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Governments are using the pandemic as an excuse to restrict internet freedom

A report by think tank Freedom House warned that the US's standing as a global leader for internet freedom is increasingly under threat.
October 14, 2020
Flickr | Backbone Campaign

The news: Global internet freedom has declined for the 10th year in a row as governments use the coronavirus pandemic as cover to restrict people’s rights, according to a report by the think tank Freedom House. Its researchers assessed 65 countries, accounting for 87% of internet users worldwide. The report covers the period from June 2019 to May 2020, but some key changes took place when the pandemic struck.  

The pandemic effect: In at least 20 countries, the pandemic was cited as a reason to introduce sweeping new restrictions on speech and arrest online critics. In 28, governments blocked websites or forced outlets, users, or platforms to censor information in order to suppress critical reporting, unfavorable health statistics, or other content related to the coronavirus. In at least 45 of the countries studied, people were arrested as a result of their online posts about covid-19.

Many countries are also conducting increasingly sweeping surveillance of their populations, with contact tracing or quarantine compliance apps particularly ripe for abuse in places like Bahrain, India, and Russia. In China, the authorities used high- and low-tech tools not just to manage the outbreak of the coronavirus, but also to stop people from sharing information and challenge the official narrative. 

Other non-pandemic-related findings:

  • The US’s standing as a global leader for internet freedom is increasingly under threat. Internet freedom declined in the US for the fourth consecutive year, the report concluded. Federal and local law enforcement agencies have adopted new surveillance tools in response to historic protests against racial injustice, and several people faced criminal charges for online activity related to the demonstrations. The report directly criticized President Donald Trump for issuing draconian executive orders on social-media regulation, and for helping to create and spread dangerous disinformation.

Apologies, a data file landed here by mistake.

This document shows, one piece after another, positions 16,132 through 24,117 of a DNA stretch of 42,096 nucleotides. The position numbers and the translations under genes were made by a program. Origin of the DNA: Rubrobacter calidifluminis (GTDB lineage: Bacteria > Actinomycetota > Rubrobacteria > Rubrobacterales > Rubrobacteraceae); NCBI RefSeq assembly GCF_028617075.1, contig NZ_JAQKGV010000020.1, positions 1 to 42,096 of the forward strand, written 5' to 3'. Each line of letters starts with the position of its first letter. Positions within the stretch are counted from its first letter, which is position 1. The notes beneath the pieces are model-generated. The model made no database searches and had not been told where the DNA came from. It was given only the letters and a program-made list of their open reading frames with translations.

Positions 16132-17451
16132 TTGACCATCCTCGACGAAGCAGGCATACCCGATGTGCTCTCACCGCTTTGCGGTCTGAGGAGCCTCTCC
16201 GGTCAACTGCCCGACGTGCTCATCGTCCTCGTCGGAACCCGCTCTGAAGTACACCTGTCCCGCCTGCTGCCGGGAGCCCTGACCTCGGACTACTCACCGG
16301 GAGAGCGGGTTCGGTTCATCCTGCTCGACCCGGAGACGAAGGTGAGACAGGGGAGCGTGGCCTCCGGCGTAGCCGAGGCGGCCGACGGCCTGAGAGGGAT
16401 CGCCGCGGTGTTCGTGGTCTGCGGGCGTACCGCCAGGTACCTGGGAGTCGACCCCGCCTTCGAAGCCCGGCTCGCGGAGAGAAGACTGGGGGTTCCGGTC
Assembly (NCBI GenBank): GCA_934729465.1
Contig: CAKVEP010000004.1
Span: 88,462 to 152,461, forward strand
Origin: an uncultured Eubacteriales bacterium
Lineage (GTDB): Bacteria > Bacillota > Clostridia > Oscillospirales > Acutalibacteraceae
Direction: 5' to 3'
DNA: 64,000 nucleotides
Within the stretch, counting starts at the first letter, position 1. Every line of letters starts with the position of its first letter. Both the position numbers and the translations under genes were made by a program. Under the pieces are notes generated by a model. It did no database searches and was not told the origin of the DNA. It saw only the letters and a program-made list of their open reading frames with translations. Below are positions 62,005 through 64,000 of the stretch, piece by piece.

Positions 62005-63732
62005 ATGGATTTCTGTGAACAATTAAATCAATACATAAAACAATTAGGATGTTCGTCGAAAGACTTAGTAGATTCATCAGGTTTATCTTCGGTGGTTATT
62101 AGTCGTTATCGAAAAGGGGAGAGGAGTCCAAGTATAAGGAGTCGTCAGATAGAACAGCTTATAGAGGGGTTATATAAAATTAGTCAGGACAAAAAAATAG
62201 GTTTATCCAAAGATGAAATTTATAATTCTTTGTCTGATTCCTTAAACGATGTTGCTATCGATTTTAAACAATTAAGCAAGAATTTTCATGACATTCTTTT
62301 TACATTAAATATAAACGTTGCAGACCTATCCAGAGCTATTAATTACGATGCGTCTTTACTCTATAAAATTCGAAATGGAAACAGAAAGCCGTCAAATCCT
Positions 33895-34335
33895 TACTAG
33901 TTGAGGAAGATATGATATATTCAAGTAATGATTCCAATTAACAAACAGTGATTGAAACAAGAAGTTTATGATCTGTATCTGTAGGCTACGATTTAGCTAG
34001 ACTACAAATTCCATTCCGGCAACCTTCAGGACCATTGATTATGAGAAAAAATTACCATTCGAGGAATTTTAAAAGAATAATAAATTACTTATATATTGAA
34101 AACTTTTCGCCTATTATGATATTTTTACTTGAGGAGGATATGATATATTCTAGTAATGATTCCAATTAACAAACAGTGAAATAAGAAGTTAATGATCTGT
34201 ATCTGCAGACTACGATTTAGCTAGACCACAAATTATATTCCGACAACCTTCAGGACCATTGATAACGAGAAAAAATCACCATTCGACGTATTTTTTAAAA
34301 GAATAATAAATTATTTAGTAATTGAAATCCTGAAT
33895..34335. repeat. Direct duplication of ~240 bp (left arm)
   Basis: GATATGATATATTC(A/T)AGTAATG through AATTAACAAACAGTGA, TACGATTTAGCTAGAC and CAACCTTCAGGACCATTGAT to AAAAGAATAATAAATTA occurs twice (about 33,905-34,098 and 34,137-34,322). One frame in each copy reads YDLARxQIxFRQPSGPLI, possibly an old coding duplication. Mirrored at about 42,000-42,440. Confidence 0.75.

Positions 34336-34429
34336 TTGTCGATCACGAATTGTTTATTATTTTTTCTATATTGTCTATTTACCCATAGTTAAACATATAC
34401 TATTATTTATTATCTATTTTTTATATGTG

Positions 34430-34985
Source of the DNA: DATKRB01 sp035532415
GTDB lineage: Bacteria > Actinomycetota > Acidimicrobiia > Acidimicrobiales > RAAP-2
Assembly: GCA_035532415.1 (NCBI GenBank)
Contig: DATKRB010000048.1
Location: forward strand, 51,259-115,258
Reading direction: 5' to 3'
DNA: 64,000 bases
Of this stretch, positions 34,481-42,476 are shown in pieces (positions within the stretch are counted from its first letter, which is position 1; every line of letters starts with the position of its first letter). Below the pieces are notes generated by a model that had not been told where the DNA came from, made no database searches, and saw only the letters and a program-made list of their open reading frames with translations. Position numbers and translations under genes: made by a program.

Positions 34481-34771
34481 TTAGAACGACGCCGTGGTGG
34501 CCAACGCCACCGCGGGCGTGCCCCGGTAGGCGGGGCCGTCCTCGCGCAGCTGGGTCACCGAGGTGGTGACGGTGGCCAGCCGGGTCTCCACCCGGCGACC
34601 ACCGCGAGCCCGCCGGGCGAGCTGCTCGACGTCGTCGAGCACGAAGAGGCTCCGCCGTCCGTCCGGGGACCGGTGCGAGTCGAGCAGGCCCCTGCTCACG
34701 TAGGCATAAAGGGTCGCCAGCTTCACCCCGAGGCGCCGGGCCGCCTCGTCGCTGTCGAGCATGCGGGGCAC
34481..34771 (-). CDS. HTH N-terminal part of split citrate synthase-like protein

• The “splinternet” is well and truly on its way. The US, India, and Pakistan have recently banned Chinese-owned apps, helping to legitimize China’s stance that each state should oversee its own “national internet.” In at least 13 states the internet was fully shut down at some point over the past year, with India leading the pack for internet shutdowns. Russia passed new laws to cut the country off from the global internet during national emergencies. Iran severed international connections to conceal a violent police crackdown amid mass protests. Lawmakers in Brazil, Pakistan, and Turkey passed or considered new regulations requiring companies to stop user data from leaving their countries.
  • China was found to be the world’s worst abuser of internet freedom for the sixth year running. Surprisingly, the report did not mention the use of highly repressive methods China is employing to crack down on the freedoms of the Uighur people both inside the country and beyond.
  • The adoption of new technologies is outpacing our understanding of them. The rollout of facial recognition technology and automated decision-making is happening at a rapid pace, with few safeguards to protect privacy or stop police departments from abusing these sorts of new tools.

What’s needed: The report says, “The internet freedom movement must raise its ambitions from simply demanding policies that respect basic rights, to actually building robust governance structures that enshrine and enforce those protections.” The authors provide a list of recommendations, including calling for policymakers to introduce robust data privacy laws and protect encryption. 

It also calls for them to take steps to ensure that internet connection is accessible and affordable for all, especially in the light of jobs and schooling moving online. The report calls for private companies to ensure “fair and transparent” content moderation while resisting government efforts to ban digital services or shut down internet connectivity. Crucially, it says it’s time for governments to bolster “cyber diplomacy” to defend a free and open internet, coming up with rules to restrict the export of repressive technologies.

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